Board seeks evaluation after drawdown
By Jane Myhra
A comprehensive lake study has been approved by the Lake Iola Lake District Commissioners.
At the board’s meeting on Tuesday, Sept. 29, three options were presented by John Bertelson, Jr., president of the Lake Iola Lake Protection and Rehabilitation District.
He said the lake district could do a full lake study, a partial lake study or no lake study.
“I am in favor of a comprehensive study mainly to get an accurate understanding of the effects of the previous two-year draw down on our lake,” Bertleson said. “This would go a long way to help us decide if we ever want to use a draw down as a future lake management tool.”
He said the last comprehensive lake study was almost 10 years ago.
“The draw down was a major action for our lake, but all we have are people’s opinions as to its effectiveness,” Bertleson said. “This is an opportunity for us to do another study to evaluate the condition of the lake post-draw down.”
Both a full or a partial study may qualify for grants, according to Ted Johnson, of the Wisconsin Department of Natural Resources.
A full study, by Onterra, will take two years and cost the lake district about $8,000, with DNR grants.
“We keep it reasonable, but make sure we know the lake well enough to guide you,” said Tim Hoyman, of Onterra. “There will be questions we won’t be able to answer.”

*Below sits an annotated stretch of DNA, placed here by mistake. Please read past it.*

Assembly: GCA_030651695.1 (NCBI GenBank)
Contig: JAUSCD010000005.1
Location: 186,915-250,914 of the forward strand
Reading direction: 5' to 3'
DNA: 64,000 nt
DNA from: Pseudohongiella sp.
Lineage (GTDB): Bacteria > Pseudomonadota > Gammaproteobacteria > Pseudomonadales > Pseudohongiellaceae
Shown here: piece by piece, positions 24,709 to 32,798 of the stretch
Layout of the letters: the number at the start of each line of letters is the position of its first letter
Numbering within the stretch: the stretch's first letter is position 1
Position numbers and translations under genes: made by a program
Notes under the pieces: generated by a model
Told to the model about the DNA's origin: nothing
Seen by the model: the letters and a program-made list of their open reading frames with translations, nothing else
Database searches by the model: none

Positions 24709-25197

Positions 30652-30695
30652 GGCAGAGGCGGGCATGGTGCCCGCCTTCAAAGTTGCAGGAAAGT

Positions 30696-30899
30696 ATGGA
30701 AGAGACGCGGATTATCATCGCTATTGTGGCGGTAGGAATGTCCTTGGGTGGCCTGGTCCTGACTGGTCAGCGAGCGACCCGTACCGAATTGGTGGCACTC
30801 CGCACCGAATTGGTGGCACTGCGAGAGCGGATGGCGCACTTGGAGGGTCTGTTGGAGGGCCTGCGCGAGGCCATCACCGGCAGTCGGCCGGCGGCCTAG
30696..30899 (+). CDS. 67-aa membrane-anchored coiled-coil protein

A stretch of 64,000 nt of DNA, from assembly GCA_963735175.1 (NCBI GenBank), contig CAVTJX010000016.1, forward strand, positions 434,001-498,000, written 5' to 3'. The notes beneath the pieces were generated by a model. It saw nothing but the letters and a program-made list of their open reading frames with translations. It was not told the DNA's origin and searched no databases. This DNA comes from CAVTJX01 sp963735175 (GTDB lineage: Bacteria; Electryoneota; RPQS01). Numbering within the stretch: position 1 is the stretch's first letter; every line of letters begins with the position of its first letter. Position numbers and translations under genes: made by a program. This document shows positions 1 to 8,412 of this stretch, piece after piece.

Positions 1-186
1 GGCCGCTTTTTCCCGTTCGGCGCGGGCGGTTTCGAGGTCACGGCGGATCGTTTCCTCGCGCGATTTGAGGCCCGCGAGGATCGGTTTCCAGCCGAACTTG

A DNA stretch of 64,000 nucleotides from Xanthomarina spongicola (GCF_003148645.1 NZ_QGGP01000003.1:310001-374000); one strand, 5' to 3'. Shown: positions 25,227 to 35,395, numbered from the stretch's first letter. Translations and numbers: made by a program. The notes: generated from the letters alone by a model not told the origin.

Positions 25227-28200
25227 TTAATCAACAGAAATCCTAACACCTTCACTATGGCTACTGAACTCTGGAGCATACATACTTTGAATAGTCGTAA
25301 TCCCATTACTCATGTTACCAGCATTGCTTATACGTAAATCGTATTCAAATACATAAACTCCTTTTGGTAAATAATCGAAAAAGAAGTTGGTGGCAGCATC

The study is scheduled to start in 2016 and finish in 2017. Onterra will apply for the grants.
The lake study will help the lake district when it applies for DNR permits and grants.
“What the DNR allows the lake district to do as far as lake management actions depends on the condition of the lake, and if that is not known then we may not be allowed to do very much outside of our chemical spraying for invasive weeds and weed harvesting,” Bertleson said.
Lake district members expressed concern about the cost of a study and noted nobody followed the recommendations of the previous study.
“We may very well end up with the same lake management actions of today, but at least we will know that we explored all available options at this time,” Bertleson said. “As for the cost, ‘affordable’ to me means that we do not raise the current tax levy.”
He said the bulk of the costs will come after the final loan payment of $8,880 for the lake drain project, which is due in December 2016.
According to Bertleson, DNR grants will pay a majority, 67 percent, of the comprehensive study. The total cost for the lake district is expected to be about $7,564, which has been budgeted.
In its agreement with Onterra, the lake district would not be obligated to complete the project if the DNR grant is not approved.
The kickoff meeting for the lake study will be held during the lake district’s annual meeting in June 2016.